H.E Pham SanhChau, Vietnam Ambassador to India spoke about elements that links India and ASEAN such as religion, including Hinduism and Buddhism. In Bali he saw an authentic Hindu temple which introduced him to Hinduism and it was Indonesia that brought him to India. The first country that President Kovind visited after assuming office was Vietnam where he visited the former Cham kingdom region that has got many Hindu elements. Currently, the Indian government is helping renovate the Hindu temple in Vietnam. He said that Buddhism is the greatest gift that Indian civilisation can offer to the world.
Three Group Discussions were held on the topic of Entrepreneurship and Skill Development. The first such session had H.E. Lim Thuan Kuan, Hon’ble High Commissioner of Singapore to India and Mr.Shaurya Doval, Managing Director, Zeus Caps& Member of Board of Governors, India Foundation as speakers. This session was moderated by Ms.Soumya Agarwal, Board Member and Executive Director, Gateway Education. The second session’s speakers included H.E. Dato’ Hidayat Abdul Hamid, Hon’ble High Commissioner of Malaysia to India and Mr.Shaurya Doval. This session was moderated by Mr.Priyang Pandey, Political Advisor to the Chief Minister of Nagaland. The final session, moderated by Ms.Sonu Trivedi, Fellow, Nehru Memorial Museum and Library, had H.E. Chutintorn Gongsakdi, Hon’ble Ambassador of Thailand to India and Mr. Shaurya Doval as speakers.
The relationship between entrepreneurship and skill development, to a great extent today is an exclusive one. However, going into the future this is going to be a more synonymous and interlinked relationship. It is a misnomer to believe that skill development is simply a training exercise for jobs and that entrepreneurship is an art. Entrepreneurship is today considered to be a skill bordering on being a science in itself and similarly one can now also be skilled or taught the science of entrepreneurship, much like one can be taught the science of mathematics or physics. The conventional thinking has been that one can only be skilled to be a mechanic, carpenter or teacher etc but, skilling is now also a skill in itself and also on its way to becoming a booming business for new entrepreneurs. This has been made possible with the onset of the digital age. In the internet ecosystem of today, young people are more aware, catch onto new things quicker, are capable of thinking for solutions and are hence disrupting the traditional approach to entrepreneurship and have made it a sort of DIY (Do It Yourself) exercise. It would be a fair assertion to compare the internet of today to the invention of the printing press in the 15th century and the role it played in revolutionising the way people were educated and spread information on a mass level, which was previously only limited to an oral, limited reach system of learning. It is hoped that with time and with unhindered, uninterrupted and affordable access to the internet, populations in the future will be able to skill themselves and have an entrepreneurial ‘mindset’.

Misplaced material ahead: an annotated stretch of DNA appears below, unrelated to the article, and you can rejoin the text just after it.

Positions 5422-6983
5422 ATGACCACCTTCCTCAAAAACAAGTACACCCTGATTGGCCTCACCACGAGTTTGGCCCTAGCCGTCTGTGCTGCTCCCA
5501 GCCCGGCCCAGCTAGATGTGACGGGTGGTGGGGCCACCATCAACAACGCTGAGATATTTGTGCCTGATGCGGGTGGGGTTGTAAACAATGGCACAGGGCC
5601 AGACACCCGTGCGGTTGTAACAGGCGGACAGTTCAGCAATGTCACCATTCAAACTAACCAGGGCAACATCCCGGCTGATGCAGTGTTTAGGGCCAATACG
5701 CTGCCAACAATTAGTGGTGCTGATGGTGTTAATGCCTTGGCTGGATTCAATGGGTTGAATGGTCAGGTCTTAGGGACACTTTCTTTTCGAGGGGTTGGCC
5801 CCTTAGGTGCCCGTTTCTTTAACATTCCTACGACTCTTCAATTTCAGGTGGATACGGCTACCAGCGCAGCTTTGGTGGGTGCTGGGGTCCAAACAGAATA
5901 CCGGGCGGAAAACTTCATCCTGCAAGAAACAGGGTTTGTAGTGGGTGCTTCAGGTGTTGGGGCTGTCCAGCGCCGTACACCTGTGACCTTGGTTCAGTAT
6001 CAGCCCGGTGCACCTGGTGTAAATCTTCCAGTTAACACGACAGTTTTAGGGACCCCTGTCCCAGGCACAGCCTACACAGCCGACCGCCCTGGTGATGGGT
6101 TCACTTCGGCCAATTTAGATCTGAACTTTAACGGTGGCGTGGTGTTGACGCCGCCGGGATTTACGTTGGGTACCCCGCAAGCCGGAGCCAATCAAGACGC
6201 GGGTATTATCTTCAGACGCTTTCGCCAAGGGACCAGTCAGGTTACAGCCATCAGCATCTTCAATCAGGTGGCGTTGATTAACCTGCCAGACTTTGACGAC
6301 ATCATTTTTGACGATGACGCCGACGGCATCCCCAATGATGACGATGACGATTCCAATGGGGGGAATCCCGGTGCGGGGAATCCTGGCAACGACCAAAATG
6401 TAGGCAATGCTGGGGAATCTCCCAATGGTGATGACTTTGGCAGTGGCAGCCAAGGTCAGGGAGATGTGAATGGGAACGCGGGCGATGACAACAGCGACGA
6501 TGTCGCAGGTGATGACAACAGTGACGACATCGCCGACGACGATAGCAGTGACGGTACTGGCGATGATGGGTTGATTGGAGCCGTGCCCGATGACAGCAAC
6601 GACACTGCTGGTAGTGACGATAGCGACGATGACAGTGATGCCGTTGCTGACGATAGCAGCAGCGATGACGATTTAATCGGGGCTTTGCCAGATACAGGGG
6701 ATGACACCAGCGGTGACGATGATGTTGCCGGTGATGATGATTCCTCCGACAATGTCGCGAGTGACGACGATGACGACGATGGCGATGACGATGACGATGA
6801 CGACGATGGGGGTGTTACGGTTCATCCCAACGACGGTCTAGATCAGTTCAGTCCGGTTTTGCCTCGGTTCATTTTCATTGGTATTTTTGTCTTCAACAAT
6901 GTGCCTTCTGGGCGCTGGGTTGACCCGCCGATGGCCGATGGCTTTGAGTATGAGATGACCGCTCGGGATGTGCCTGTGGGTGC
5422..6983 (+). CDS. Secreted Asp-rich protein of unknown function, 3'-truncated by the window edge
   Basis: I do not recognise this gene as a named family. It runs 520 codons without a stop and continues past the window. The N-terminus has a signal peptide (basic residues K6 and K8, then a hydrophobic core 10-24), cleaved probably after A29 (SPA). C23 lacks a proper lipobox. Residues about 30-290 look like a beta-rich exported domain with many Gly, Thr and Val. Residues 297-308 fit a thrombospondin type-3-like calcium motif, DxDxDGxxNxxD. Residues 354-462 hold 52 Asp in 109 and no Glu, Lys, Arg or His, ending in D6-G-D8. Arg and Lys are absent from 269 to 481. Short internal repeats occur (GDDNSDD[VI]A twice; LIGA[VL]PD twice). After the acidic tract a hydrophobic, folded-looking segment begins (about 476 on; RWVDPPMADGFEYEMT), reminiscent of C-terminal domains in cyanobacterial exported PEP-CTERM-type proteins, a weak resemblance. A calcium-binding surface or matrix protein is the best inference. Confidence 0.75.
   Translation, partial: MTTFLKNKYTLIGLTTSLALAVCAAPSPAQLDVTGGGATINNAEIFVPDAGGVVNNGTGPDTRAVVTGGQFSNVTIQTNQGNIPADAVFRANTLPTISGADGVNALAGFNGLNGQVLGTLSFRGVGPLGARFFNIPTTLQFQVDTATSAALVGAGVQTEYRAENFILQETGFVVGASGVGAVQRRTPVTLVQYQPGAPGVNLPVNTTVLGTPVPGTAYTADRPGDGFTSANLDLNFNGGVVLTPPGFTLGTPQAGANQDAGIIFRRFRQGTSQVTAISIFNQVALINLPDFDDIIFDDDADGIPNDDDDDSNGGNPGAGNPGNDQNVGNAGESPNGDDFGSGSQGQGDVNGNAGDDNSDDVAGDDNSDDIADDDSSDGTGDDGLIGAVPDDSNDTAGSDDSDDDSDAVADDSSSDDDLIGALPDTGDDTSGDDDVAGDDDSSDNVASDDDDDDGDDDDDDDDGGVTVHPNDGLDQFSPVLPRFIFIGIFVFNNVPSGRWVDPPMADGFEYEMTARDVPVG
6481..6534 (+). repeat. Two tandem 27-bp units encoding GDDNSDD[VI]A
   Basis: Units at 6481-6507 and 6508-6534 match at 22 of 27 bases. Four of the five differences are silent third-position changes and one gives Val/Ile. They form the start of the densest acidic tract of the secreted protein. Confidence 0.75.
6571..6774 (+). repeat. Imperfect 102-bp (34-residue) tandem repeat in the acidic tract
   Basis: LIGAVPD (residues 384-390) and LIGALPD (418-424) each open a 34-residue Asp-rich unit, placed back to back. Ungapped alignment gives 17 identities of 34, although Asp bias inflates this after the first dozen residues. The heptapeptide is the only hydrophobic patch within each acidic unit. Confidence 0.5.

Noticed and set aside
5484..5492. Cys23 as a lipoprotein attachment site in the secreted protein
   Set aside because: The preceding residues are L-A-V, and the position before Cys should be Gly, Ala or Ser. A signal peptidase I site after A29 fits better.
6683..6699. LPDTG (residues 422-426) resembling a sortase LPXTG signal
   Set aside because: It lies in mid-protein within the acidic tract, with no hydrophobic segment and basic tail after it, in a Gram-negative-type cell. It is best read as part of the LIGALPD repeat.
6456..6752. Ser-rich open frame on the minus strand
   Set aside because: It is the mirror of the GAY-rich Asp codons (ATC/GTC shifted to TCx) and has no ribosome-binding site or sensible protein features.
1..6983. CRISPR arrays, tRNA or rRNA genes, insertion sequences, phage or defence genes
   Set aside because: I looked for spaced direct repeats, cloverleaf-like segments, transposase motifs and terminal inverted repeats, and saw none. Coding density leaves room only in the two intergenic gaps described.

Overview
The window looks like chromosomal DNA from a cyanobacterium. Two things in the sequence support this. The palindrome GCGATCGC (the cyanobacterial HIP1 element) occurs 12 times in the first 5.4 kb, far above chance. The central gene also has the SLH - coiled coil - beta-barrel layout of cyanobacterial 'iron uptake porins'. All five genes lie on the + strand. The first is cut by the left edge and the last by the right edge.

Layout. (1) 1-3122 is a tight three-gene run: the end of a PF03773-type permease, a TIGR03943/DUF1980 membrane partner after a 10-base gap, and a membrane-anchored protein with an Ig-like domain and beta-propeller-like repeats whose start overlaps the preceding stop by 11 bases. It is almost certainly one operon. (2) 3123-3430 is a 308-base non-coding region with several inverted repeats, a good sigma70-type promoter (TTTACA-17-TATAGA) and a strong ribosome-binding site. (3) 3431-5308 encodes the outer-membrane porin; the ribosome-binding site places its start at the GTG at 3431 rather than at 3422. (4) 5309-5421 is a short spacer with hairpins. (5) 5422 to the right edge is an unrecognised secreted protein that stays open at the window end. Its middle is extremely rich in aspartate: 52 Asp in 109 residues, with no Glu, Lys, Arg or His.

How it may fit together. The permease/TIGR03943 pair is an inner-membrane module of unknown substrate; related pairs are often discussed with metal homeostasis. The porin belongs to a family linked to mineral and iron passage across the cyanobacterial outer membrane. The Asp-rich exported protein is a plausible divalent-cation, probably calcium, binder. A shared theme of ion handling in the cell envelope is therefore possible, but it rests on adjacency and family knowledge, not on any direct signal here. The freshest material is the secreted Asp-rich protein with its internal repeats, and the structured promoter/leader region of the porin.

With regards to skill development, an important change in human life has facilitated the need for the working population to learn how to skill and more importantly reskill themselves. With major advances in medical sciences, compared to previous generations, longevity of human life is increasing all over the world. Thus, the previously established life order of first educating and skilling yourself before taking up a job and then eventually retiring from the same job is passe. Today, a great proportion of millennials take up more than two careers in their lifetime. Moreover, there is greater flexibility in trying out a few job profiles before finally settling in one. In this situation, the importance of learning and the ability to skill and reskill oneself on the go is paramount. We can therefore say that skill development today is a continuous process
owing to a new globalised world order where opportunities are aplenty and mostly free from discrimination.
Two major themes of critique with regards to entrepreneurship and skill development in today’s
‘4th Industrial Revolution’ relate to the scarcity of credit for social entrepreneurship and the impact of